One of the most powerful things about the food we eat is the story it tells. Nowhere is that more true than in Macau, a small, autonomous region on China’s south coast. Today, Macau’s residents are predominantly Cantonese- or Portuguese-speaking Chinese. Only a small portion of the population holds fast to Macanese culture, according to the Guardian, and even fewer speak Patua, the Portuguese-based creole language.
Nevertheless, the Macanese are fighting to keep their culture alive. One of the clearest signs that they’re succeeding is the world’s growing appreciation for their culinary tradition. Online culinary students who haven’t heard of Macanese cuisine and its diverse roots are in for a treat – the food is as interesting and mixed as the culture that created it.
The world’s first fusion food?
Cultures and cuisines have been mixing for thousands of years, but there’s a reason Macau was designated a Creative City of Gastronomy by UNESCO: the metropolis is widely considered to be the source of the first fusion food.
Macau was the first (and the last) European colonial holding in China. The Portuguese arrived in the 16th century at what was then a small port town, and quickly set to work creating a place that reminded them of home. This can be seen throughout the city architecture, which showcases swaths of pastel, Portuguese-style colonial buildings and cobblestone squares. Macau also has two official languages: Cantonese and Portuguese.
But the most compelling mashup is in the cuisine, which combines Portuguese and Cantonese culinary traditions. As one restaurant owner explained to the BBC, the intermingling of the two peoples led to various attempts to recreate Portuguese cuisines using Chinese and South-East Asian ingredients. From this fusion, Macanese cuisine as we know it was born.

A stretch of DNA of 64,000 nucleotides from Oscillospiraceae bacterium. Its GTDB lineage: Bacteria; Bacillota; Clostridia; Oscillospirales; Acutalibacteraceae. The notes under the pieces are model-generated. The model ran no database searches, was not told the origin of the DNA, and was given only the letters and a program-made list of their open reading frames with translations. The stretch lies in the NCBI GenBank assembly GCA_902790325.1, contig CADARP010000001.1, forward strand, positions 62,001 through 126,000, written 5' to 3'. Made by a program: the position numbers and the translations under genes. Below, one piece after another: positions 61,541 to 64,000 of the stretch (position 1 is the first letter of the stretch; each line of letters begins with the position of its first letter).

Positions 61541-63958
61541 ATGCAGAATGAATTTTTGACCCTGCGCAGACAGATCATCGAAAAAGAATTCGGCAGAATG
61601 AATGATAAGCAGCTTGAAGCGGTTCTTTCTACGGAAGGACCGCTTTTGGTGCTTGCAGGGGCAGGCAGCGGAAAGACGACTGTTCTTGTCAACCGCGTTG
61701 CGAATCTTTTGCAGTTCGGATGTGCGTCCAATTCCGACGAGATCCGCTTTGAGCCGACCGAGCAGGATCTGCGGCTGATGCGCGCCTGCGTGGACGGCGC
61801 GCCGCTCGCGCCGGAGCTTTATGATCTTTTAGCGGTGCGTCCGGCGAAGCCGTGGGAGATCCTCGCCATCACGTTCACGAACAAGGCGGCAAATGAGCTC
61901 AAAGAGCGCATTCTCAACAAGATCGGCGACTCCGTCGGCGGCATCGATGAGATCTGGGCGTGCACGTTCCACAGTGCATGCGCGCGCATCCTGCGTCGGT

A mouth-watering melting pot
In addition to Asian and Portuguese influences, Macanese cuisine takes little bits and pieces from other aspects of the Lusophone world (e.g., Brazil and parts of Africa). Some Macanese stapes are evidently Portuguese, like bacalao, a popular salted cod dish. Then there’s the Portuguese egg tart, a sweet custard encrusted within flaky dough. But the Chinese and South East-Asian influence often shows itself in the form of various spices in ingredients.
One example is the popular galinha à Portuguesa. This dish is made by cooking chicken and potatoes in a coconut-based yellow curry sauce seasoned with turmeric. Another Macanese staple is minchi, which is made from minced beef and diced potatoes stir-fried with onions and seasoned with Worcestershire sauce. Then there’s the classic Macanese pork-chop bun. A fried pork chop is simply wedged between a bun that’s incredibly crispy on the outside but soft and fluffy on the inside. Other favorites include capela, a Macanese-style meatloaf usually made from pork, Macanese chili prawns, and tamarind-braised pork, which is stewed in a tamarind shrimp sauce, salted and seasoned with chilies and bay leaf.
On the sweeter side, you have serradura, a simple but delectable pudding that combines whipped cream and crumbled Marie biscuit. Arroz doce (sweet rice pudding) is another Macanese classic. Walk around Macau, though, and you’ll quickly find a wide array of fusion pastries and desserts with flavors that defy straightforward cooking traditions.
You can find Macanese-inspired eateries all over the world. In the U.S., there’s Fat Rice in Chicago (head chef Abe Conlon won the James Beard award in 2018), Macao Trading Co. in New York City and Macau Cafe in Sacramento. Macanese cuisine isn’t mainstream by any stretch of the imagination. Still, its creative flavors and fascinating origins truly bring something unique and exciting to the culinary arts, and are worth a pilgrimage to the nearest restaurant – and some experimentation in the kitchen.